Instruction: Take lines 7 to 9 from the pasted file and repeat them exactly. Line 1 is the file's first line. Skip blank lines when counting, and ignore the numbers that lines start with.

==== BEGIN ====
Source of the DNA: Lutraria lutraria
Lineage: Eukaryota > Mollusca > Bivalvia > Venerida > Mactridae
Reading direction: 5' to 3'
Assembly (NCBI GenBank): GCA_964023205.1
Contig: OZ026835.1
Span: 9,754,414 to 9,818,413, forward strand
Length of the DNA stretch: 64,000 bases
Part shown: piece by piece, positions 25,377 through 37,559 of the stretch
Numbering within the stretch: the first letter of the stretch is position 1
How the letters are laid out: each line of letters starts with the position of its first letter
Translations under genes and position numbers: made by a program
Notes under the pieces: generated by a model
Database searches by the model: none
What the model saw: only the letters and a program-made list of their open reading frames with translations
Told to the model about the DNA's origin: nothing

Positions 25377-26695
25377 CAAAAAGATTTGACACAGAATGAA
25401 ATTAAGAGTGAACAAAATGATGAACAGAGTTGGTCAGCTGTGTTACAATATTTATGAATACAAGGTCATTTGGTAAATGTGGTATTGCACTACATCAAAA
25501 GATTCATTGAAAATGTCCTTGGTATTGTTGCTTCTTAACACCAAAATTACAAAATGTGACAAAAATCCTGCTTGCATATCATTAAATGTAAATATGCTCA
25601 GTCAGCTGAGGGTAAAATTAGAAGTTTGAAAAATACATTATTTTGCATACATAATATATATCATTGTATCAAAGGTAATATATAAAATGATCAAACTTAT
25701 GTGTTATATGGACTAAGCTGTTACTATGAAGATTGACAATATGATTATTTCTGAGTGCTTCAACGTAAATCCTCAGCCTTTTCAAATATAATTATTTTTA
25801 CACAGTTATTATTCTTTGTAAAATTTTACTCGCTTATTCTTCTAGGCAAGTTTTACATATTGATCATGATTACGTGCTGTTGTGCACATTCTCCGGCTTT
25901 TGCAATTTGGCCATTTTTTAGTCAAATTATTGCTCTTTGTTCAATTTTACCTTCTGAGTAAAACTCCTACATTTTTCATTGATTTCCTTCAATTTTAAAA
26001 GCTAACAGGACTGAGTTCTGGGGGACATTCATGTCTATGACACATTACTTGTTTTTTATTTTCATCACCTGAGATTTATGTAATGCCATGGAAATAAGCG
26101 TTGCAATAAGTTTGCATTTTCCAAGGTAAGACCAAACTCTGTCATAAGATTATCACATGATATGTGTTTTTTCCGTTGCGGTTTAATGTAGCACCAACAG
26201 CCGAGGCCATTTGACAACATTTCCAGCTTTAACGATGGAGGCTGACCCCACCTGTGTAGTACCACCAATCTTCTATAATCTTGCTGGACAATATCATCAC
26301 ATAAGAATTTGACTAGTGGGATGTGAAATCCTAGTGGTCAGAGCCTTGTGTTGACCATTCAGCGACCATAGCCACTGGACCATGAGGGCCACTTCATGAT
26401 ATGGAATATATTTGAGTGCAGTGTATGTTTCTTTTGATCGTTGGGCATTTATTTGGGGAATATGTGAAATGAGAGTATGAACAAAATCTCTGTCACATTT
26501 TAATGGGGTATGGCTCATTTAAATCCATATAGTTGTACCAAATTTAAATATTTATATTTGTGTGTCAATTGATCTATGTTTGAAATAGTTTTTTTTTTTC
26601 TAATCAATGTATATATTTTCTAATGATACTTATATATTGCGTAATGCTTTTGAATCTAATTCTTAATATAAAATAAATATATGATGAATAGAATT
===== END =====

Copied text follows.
Length of the DNA stretch: 64,000 bases
Part shown: piece by piece, positions 25,377 through 37,559 of the stretch
Numbering within the stretch: the first letter of the stretch is position 1